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I have the following interfaces

public interface Group {
    public Group add(Group g);
    public Group sub(Group g);
    public Group getAddInv();
    public boolean isZero();
}

public interface Ring extends Group {
    public Ring mul(Ring r);
    public boolean isOne();
}

I now want to make these interfaces generic to make sure the methods can only be called for elements of the same algebraic structure.

For example it should be possible to add two elements of Ring but not to add one Element of Group and one element of Ring.

My first thought was using < ? super Ring > for the methods of Group, but that didn't work out. How can i achieve this?

Update:

public interface Group<T> {
    public T add(T g);
    public T sub(T g);
    public T getAddInv();
    public boolean isZero();
}

public interface Ring<T> extends Group<Ring<T>> {
    public T mul(T r);
    public boolean isOne();
}

Would that be a solution?

share|improve this question
    
By the way, are you defining interfaces for the whole sets, or just for their elements? I don't think you want to make a [direct] sum of tho whole groups, but better the result of the binary operation, as a single element of the set - am I right? –  moonwave99 Dec 12 '12 at 14:28
    
The interfaces define single elements. It is a excersice i have to solve for programming class - and its instructions are terrible... –  Lorunification Dec 12 '12 at 14:31
1  
My maths are quite rusty, but I think a Ring is not a Group. R, for instance, is not a group because of 0, and R* is not a Ring because of... 0. This kind of violates the OO principle : a subclass object must be a superclass object –  Jerome Dec 12 '12 at 14:33
    
In fact what he's asking for is a violation of the Liskov substitution principle. Ring should probably not extend Group. –  bowmore Dec 12 '12 at 14:35
1  
@Jerome yeah, a ring is a (R,+,*) structure where (R,+) is an abelian group and (R,*) just a semigroup, so plain interface inheritance kinda sucks at dealing with them. –  moonwave99 Dec 12 '12 at 14:44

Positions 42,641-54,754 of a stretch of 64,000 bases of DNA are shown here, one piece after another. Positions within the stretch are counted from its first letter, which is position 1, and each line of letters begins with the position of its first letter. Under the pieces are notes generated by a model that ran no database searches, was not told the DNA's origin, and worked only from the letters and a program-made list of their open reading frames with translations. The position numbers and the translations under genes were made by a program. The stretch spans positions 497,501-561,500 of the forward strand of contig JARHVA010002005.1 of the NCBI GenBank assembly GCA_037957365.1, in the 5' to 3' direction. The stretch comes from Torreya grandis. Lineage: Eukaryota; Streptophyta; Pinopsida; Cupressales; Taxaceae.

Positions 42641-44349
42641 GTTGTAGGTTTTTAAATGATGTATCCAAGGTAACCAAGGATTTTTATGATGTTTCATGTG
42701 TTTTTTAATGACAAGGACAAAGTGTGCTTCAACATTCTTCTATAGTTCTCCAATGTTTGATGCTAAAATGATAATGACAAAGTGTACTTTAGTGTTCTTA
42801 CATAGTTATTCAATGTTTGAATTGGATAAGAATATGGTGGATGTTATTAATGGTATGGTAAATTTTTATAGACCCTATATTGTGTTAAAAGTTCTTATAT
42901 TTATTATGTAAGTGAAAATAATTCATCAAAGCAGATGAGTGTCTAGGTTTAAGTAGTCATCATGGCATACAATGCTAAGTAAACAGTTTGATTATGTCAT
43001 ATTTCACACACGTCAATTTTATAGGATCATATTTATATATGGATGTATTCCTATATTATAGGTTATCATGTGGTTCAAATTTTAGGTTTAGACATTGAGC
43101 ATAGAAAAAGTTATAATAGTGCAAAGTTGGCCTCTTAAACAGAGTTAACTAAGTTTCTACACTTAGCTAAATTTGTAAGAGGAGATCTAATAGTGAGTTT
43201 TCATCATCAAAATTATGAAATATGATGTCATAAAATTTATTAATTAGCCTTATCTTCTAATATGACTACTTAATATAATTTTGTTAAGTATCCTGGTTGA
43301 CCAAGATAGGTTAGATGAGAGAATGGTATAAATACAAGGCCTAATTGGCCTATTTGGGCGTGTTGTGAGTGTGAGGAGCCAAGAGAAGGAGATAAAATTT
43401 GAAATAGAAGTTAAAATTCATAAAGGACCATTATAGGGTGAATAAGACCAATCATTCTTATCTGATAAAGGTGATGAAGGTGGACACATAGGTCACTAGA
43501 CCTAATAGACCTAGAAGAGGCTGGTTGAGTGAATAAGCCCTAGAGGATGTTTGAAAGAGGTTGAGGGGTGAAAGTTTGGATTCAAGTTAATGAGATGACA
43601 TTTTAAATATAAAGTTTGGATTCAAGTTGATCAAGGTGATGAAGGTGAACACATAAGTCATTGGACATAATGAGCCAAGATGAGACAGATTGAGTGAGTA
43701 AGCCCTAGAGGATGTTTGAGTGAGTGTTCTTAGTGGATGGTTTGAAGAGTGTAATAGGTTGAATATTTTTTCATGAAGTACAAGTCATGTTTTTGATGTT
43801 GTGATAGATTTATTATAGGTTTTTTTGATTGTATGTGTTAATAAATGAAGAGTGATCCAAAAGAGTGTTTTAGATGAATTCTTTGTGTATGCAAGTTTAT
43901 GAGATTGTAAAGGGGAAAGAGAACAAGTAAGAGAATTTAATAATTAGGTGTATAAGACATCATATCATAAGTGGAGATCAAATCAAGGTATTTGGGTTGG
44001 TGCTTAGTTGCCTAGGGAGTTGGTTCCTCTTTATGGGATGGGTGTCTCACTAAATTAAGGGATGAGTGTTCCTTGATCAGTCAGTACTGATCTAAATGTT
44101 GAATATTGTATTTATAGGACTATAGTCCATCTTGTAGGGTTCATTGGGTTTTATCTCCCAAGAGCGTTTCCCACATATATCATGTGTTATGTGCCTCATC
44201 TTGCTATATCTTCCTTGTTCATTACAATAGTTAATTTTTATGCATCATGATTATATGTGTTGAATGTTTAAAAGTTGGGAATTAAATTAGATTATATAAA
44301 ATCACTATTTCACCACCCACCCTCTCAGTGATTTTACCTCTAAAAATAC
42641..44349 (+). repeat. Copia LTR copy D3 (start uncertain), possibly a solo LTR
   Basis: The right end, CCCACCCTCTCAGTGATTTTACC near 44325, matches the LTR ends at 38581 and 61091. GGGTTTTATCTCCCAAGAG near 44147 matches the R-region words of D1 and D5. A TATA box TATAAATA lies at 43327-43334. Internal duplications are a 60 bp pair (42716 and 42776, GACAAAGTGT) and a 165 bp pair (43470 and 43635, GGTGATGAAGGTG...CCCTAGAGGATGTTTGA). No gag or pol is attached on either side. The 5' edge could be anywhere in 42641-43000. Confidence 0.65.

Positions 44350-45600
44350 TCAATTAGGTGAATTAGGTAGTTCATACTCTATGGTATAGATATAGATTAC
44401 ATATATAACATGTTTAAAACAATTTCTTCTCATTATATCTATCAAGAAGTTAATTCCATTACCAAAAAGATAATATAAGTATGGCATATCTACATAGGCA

3 Answers 3

It should be like this:

public interface Group<T> {
    public T add(T g);
    public T sub(T g);
    public T getAddInv();
    public boolean isZero();
}

public interface Ring<T> extends Group<T> {
    public T mul(T r);
    public boolean isOne();
}

Actual implementations would implement these interfaces with a type parameter of themselves:

class MyInteger implements Ring<MyInteger>
share|improve this answer

Maybe do you want to use such an interface:

public interface Test<T> {
    public void add(T t);
}

And then if you want you can use instanceof in you functions ?

share|improve this answer

I would not try to do this via the type system. First, as some comments already mentioned, the interface seems rather odd (what does adding one group to another mean?). Instead I'd focus on what is usually done on a group, which would like this

interface Group<T>{
  T add(T e1, T e2);  //adds two elements of the group and returns the result
  //sub is not a group operation, there is normally only one op
  ...
}

The same for the Ring, but add the mul() operation.

If you want to enforce that only elements that are contained within the group/ring can be used in operations, you implementation should check if the args are in the group/ring and throw an exception if not. The the type system is not designed to do this, as this is a value based check, not a type check.

share|improve this answer
    
Obviously you have to add T getAddInv(T) for additive inverse and T zero() for the null element. I think your idea is totally sound. –  Saintali Dec 12 '12 at 21:26
1  
Of course. My point was that the operation needs to operate on elements of the group, not on different groups. If the poor guy got those interfaces from the instructor, he's screwed anyway. –  Jochen Dec 12 '12 at 21:28

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